The tables in the section on the women in industry and the professions show that one out of four women—a total of ten million for the country—is gainfully employed; they show how much women earn and where they earn it. The final section covers what has happened to women in politics since they got the vote, their progress as lobbyists, as members of the national parties, and as office holders.
In most respects, the two books are poles apart, yet from the words of their mouths exhibited by Mrs. Beard and the statistics of their action presented by Miss Breckinridge the same women can be identified.
There is the woman between forty-five and sixty, in blue with white spots, whose family is grown and whose frigidaire is working sufficiently well to give her a little leisure. Her entrances into public life take the form of sporadic incursions. Most of the time she lives a purely personal life, a life, that is, whose knowledge of the community is almost wholly vicarious. Her normal interest is confined to what Mrs. Beard calls her fundamental function of the continuation, care, and protection of life. She is the “MOTHER” of Mother’s Day and of all theme songs. When she has a public interest it is in measures planned to make effective in the community conditions comparable to those she desires in her own home: abolition, elimination of child labor, prohibition, are three outstanding causes in whose support her voice has been raised. Her interest stops there.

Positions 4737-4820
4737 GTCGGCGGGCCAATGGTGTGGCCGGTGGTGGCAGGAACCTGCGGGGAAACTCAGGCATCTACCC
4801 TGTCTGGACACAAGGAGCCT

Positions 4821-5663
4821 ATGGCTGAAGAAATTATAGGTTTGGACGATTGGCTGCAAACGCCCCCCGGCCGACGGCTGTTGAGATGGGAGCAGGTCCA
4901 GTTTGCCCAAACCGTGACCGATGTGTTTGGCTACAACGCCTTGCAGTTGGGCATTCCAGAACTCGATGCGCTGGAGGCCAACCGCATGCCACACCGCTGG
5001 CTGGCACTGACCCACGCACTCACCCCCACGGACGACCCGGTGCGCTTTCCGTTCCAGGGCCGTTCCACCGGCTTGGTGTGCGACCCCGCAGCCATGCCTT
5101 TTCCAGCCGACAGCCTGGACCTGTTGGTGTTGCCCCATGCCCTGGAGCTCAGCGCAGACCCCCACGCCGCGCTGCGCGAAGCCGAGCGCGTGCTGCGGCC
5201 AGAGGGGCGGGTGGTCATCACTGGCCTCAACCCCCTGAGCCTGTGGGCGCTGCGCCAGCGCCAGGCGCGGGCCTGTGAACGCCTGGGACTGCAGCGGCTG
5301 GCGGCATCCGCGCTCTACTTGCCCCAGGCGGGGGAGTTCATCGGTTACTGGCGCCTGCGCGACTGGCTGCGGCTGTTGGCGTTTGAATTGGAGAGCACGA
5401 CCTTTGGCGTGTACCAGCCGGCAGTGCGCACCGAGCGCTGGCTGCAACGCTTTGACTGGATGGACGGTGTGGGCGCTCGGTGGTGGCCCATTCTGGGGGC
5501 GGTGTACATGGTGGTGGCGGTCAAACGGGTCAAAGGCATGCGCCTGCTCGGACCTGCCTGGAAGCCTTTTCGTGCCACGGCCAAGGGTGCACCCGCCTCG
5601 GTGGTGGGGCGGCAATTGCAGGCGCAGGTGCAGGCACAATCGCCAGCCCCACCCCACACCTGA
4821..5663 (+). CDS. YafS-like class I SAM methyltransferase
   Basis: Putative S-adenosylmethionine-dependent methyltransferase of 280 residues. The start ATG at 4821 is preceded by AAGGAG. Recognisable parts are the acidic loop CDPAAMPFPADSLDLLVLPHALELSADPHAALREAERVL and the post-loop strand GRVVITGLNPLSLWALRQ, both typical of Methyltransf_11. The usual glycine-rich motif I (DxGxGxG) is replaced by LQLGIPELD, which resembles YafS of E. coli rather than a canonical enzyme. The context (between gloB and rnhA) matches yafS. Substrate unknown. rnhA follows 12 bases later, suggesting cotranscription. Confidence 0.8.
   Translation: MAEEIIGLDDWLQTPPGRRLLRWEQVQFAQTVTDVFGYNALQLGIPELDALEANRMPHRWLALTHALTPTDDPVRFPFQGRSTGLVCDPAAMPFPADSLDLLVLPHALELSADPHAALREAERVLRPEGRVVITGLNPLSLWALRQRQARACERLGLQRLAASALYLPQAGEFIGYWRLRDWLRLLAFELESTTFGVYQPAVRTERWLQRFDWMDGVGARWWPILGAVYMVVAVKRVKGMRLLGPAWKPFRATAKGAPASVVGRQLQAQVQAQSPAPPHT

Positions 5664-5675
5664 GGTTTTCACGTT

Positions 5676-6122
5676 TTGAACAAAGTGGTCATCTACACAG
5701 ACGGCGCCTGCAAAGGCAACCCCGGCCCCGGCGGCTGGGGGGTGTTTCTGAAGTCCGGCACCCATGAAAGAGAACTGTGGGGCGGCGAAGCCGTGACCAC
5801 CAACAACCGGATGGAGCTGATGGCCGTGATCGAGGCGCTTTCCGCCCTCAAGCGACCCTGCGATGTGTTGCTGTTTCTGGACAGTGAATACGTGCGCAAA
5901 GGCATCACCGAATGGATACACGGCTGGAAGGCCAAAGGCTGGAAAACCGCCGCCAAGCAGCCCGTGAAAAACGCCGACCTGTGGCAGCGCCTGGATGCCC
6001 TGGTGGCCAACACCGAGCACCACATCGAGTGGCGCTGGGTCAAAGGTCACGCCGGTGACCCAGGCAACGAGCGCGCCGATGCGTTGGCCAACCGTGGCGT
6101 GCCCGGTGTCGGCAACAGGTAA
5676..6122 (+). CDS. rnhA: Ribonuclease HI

There is the graduate of the professional school, slender, serious, exceptional in having made her way into the directive hierarchy of the country. Let her make no mistake about it; her tenure is precarious, her chance of advancement dubious; vis-a-vis her male college classmates “the question is not only one of getting the same pay if one has the same job, but of getting the opportunity to do the interesting and important work at any scale of pay.”
In direct contrast to her there is Maisie, whose chances for a job in comparison with those of her male grade-school fellows are nothing short of swell. A generation ago she ran the boys out of the office; today, in combination with complicated machinery, she is running them out of the factory. With her copy of “True Stories,” her gum, and her $5.60 pay check for fifty hours’ work, she lands the business. Even in times of unemployment she is not likely to lose her job; nobody is cheaper than Maisie.
There is the political lady, causing and curing, reveling in conventions, given a certain place because of the women’s vote. Beware of her confidential inside information; she is not likely to realize that it stands at one remove from the actual “know.”
Transition, variety, disabilities, rights, capacities: cumulatively considered, the American woman of the 1930’s.